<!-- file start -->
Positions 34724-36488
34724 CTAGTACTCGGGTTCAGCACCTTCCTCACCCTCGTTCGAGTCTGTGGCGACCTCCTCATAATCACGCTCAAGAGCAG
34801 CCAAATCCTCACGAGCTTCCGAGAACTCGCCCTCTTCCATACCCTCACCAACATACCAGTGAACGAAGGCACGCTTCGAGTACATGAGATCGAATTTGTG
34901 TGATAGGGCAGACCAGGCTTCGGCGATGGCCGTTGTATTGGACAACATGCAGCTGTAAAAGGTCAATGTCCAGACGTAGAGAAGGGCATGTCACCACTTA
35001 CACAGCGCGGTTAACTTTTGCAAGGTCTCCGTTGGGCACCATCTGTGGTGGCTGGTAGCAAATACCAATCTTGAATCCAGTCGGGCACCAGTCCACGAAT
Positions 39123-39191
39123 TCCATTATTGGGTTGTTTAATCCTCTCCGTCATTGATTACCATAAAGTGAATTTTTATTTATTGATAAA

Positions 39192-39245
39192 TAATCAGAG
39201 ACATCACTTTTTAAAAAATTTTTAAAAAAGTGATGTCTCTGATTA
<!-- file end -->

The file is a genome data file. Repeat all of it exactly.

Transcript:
Positions 34724-36488
34724 CTAGTACTCGGGTTCAGCACCTTCCTCACCCTCGTTCGAGTCTGTGGCGACCTCCTCATAATCACGCTCAAGAGCAG
34801 CCAAATCCTCACGAGCTTCCGAGAACTCGCCCTCTTCCATACCCTCACCAACATACCAGTGAACGAAGGCACGCTTCGAGTACATGAGATCGAATTTGTG
34901 TGATAGGGCAGACCAGGCTTCGGCGATGGCCGTTGTATTGGACAACATGCAGCTGTAAAAGGTCAATGTCCAGACGTAGAGAAGGGCATGTCACCACTTA
35001 CACAGCGCGGTTAACTTTTGCAAGGTCTCCGTTGGGCACCATCTGTGGTGGCTGGTAGCAAATACCAATCTTGAATCCAGTCGGGCACCAGTCCACGAAT
Positions 39123-39191
39123 TCCATTATTGGGTTGTTTAATCCTCTCCGTCATTGATTACCATAAAGTGAATTTTTATTTATTGATAAA

Positions 39192-39245
39192 TAATCAGAG
39201 ACATCACTTTTTAAAAAATTTTTAAAAAAGTGATGTCTCTGATTA